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Is this considered unmanaged code?

I'm making use of Microsoft.Interop.Security.AzRoles.  I may catch a COMException in some locations.  Would this make some of my code considered as unmanaged?  In other words, does accessing COM related assemblies mean you are doing unmanaged code?  Seems you still get garbage collection.

Would unmanaged code be only anything using the DLLImport or unsafe blocks?

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brettr
Asked:
brettr
3 Solutions
 
oobaylyCommented:
According to this article, yes

"Code executing under the control of the runtime is called managed code. Conversely, code that runs outside the runtime is called unmanaged code. COM components, ActiveX interfaces, and Win32 API functions are examples of unmanaged code."
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brettrAuthor Commented:
Don't understand.  My calls are in managed code.  The assemblies I'm calling are managed but have COM references somewhere I'm sure.  So what does that make my code?
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OutOfTouchCommented:
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brettrAuthor Commented:
Thanks.  I was looking for someone to answer my specific questions in their own words rather than providing links.

I see the azman DLL as about unmanaged as calls into System.Windows.Forms namespace.   Under the hood, it calls GDI+ but we don't say our code is unmanaged.  How close to the unmanaged implementation do you have to be before it is unmanaged?  The way I see it, if everything you are writing can be cleaned up by the runtime, it is managed code. Not exactly sure where that puts DLLImport. You might reference something like the azman API but those implicit COM object instances are disposed of automatically by the runtime because of how you referenced them.  Disagreements?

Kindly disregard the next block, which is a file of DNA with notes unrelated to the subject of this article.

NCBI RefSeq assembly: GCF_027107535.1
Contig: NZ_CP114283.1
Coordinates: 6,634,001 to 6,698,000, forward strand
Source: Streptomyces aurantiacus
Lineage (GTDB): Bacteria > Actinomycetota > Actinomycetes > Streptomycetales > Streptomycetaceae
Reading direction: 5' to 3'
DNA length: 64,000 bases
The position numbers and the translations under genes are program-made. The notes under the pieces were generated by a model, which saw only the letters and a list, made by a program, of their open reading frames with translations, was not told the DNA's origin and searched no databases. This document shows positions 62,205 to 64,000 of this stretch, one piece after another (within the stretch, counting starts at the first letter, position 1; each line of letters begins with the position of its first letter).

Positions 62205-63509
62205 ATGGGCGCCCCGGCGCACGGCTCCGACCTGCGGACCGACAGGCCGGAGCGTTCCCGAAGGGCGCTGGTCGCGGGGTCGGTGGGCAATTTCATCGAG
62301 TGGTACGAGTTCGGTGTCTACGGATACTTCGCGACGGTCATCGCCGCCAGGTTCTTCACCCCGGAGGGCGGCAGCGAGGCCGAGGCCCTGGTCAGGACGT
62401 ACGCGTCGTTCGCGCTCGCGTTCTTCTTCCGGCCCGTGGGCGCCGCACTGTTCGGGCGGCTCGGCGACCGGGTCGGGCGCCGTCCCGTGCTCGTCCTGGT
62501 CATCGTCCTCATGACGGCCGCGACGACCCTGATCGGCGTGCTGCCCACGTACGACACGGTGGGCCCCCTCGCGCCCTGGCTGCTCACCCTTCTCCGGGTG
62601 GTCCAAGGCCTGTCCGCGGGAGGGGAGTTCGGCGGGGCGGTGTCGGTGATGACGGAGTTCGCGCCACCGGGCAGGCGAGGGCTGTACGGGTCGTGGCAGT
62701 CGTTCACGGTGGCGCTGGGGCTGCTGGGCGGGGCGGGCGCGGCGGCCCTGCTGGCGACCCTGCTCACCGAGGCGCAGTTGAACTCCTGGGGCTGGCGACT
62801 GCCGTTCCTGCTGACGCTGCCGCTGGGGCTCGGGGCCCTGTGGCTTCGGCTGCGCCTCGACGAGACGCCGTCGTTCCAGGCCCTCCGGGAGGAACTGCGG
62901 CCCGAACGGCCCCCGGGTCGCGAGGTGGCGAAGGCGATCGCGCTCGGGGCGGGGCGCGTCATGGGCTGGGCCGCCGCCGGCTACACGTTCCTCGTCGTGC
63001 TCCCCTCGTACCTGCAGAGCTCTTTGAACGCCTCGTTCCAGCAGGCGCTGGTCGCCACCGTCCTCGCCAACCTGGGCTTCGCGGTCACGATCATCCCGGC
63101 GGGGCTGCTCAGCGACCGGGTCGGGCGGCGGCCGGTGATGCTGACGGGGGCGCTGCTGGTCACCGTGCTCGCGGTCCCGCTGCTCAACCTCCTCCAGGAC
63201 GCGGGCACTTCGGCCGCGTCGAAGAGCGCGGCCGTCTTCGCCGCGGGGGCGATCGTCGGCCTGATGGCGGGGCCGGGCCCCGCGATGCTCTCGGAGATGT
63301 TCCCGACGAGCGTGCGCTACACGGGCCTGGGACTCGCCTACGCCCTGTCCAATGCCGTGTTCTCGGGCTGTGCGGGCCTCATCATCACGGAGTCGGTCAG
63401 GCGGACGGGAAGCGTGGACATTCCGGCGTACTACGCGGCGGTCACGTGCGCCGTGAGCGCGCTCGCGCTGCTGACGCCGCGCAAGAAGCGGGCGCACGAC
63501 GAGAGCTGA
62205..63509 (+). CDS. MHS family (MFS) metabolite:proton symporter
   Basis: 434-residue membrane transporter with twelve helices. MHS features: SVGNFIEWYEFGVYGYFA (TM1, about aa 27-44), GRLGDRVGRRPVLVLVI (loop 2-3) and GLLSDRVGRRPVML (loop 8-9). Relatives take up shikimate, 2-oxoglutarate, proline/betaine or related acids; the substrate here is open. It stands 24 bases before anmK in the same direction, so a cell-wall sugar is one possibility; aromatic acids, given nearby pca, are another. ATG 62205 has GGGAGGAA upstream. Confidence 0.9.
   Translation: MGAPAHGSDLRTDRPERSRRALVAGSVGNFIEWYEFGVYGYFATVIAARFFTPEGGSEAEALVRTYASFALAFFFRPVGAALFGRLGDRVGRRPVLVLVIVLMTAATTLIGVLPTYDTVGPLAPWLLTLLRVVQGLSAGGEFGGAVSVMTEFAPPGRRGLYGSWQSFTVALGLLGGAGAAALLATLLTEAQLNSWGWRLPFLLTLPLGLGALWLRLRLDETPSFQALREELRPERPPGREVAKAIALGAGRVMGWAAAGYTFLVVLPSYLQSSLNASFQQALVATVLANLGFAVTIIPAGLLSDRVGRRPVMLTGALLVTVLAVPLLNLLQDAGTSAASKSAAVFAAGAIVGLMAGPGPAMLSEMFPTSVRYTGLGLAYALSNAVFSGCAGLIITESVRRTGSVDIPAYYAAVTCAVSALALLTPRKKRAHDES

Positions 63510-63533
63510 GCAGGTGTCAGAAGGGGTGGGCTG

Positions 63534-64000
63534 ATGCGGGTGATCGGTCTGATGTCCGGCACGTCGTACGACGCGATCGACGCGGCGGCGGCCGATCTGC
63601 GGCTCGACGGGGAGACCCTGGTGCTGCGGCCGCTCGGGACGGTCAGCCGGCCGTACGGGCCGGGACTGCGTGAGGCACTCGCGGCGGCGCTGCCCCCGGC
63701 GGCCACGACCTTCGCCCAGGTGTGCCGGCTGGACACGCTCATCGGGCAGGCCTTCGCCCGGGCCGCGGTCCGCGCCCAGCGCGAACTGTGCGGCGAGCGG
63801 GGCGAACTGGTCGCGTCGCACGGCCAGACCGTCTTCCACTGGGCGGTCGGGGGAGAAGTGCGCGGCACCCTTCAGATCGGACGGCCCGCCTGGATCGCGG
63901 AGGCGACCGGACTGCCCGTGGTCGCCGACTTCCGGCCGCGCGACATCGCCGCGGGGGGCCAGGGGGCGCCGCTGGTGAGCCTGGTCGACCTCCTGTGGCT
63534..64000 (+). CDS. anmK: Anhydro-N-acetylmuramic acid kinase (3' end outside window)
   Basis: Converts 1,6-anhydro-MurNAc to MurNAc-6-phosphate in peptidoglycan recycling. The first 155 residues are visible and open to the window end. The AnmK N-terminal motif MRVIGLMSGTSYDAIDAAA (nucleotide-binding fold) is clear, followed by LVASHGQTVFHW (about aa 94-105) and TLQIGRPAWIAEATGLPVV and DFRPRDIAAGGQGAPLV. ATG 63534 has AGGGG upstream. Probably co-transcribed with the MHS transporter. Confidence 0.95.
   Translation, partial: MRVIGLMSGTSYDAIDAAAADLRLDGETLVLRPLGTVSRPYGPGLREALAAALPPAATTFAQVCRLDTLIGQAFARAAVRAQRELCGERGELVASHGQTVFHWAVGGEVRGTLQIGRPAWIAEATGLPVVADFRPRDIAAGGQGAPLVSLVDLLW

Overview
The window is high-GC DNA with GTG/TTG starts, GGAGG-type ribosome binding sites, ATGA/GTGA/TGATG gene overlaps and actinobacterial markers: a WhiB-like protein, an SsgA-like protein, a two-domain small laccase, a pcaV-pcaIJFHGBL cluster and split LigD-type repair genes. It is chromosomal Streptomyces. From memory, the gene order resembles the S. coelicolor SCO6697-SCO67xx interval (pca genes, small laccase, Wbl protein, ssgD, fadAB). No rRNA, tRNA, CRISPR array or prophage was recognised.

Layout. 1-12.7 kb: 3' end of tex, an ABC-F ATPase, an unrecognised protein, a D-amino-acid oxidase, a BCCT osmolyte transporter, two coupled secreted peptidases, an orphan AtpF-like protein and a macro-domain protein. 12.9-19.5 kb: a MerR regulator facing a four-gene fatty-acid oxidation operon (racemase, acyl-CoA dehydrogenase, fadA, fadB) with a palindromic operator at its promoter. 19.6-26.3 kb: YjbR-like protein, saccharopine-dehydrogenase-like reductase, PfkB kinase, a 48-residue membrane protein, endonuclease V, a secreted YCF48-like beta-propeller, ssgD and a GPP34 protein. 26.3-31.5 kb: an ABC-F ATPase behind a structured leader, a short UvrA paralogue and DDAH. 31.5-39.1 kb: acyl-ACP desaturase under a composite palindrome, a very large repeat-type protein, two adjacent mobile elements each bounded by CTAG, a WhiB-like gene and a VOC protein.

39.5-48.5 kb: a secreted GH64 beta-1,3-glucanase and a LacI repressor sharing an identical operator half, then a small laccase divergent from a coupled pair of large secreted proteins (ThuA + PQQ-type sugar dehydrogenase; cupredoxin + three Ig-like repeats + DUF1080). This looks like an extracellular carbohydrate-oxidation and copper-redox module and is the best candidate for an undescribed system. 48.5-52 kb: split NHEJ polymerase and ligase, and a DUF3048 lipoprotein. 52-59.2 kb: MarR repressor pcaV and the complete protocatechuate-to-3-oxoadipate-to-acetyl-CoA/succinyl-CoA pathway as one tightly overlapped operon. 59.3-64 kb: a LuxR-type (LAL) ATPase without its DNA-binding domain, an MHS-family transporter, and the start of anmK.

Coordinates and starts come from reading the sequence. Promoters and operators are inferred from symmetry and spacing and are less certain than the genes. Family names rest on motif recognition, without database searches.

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burningmaceCommented:
I think you're misinterpreting the way .NET handles managed and unmanaged code. Say I were to declare FindWindow using DLLImport in a C# application, then call it with a pair of string variables. The string variables are managed. The FindWindow method (see code sample) itself is actually managed. When I call the FindWindow method, the [DLLImport("user32.dll"]) part tells InteropServices to translate the contents of the method parameters to unmanaged types and call the API. The core .NET framework itself is unmanaged because it is not written in VB.NET/C#/J#, but rather an unmanaged language such as C++.

A simple analogy is PHP. In PHP you cannot call GetFileSize in kernel32.dll, but you can get the PHP interpreter to call it for you using the filesize function. When you call it, PHP translates the file name string you gave it into a char* (or similar) and calls the appropriate APIs (OpenFile, GetFileSize, etc) to find the information it needs. It then translates the result into a format that can be used as a variable within the PHP script.
[DllImport("user32.dll", SetLastError = true)]
static extern IntPtr FindWindow(string lpClassName, string lpWindowName);

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OutOfTouchCommented:
Okay in my own words: Your code is managed code but your code is using an Interop assembly to call into unmangaged COM code. The interop assembly itself is managed code. The underlying COM api's being called are not managed code.
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